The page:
Bjarne Fosmo and his wife
These were the words Bjarne Fosmo said
to me as he firmly grasped my hand.
As he guided me down the steep
snow-clad slope, he talked about his earlier life. Fellow traveller
Mona interpreted for me, as he explained that he had been a trapper
in Svalbard in his youth.
He described himself as "an old
hunting man from Hopen". Hopen is where he hunted in his younger
days on the eastern side of Svalbard.
Bjarne explained that he had first
spent a year out in the frozen wastes hunting animals such as seal,
arctic fox, reindeer and polar bear. Then he rested for a
month before returning for another year hunting.
He said that to preserve the bear fur
it was stored in salt barrels. The meat was fed to the sled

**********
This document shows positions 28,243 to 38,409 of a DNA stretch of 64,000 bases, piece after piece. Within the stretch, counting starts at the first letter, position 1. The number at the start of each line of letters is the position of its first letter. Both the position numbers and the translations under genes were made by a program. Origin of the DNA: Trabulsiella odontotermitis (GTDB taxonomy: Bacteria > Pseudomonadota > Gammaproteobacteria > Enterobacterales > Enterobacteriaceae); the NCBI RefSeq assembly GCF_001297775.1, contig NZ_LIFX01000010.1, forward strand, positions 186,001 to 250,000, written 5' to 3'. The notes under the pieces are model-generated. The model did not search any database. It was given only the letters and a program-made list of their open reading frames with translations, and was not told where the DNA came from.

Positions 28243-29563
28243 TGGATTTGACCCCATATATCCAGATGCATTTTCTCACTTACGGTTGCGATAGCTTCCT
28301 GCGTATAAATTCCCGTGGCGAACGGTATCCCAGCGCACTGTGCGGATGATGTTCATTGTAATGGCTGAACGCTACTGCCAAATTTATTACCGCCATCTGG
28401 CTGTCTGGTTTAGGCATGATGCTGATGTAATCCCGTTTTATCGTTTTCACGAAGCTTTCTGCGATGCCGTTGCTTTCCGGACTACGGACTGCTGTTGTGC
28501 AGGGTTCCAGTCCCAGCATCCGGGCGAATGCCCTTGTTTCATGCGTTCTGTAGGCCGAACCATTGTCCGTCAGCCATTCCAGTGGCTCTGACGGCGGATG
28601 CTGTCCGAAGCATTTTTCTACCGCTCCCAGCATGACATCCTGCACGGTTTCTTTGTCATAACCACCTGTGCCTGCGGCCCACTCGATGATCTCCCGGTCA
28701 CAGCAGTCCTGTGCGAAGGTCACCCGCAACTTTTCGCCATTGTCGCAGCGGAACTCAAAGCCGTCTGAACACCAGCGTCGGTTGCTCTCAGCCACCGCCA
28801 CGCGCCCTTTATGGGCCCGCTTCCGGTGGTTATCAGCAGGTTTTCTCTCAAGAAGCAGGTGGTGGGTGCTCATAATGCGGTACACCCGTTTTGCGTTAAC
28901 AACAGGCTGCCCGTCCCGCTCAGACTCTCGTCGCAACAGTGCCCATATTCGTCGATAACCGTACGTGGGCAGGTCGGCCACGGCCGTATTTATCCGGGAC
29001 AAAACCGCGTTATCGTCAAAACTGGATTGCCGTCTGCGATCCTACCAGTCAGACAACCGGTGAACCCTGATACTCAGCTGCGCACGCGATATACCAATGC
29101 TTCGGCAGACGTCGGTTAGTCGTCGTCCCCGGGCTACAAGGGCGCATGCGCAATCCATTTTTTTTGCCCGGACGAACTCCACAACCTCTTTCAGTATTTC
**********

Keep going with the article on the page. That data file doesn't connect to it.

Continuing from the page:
Hunting is still very much a popular
activity in Norway. The hunting of reindeer is strictly limited to
20 per person per year. The artic fox has suffered greatly in the
last few years succumbing to rabies. Often you see the bones of
these poor animals scattered around.
And of course, whaling is still
carried out, albeit strictly controlled.
When we asked Bjarne whether he ate
the meat of the animals he caught he said yes, and he liked seal
and whale meat. Even though we had been told trappers did not eat
polar bear meat because it was full of worms (the bears are
scavengers), Bjarne said that they often ate the meat of young
bears, cooking it over a low heat for a long time to kill off any
Bjarne also did weather reporting for
the Meteorological Institute while he was out trapping.
When I asked whether he got bored when
he was trapping, his reply was: "No, I loved it."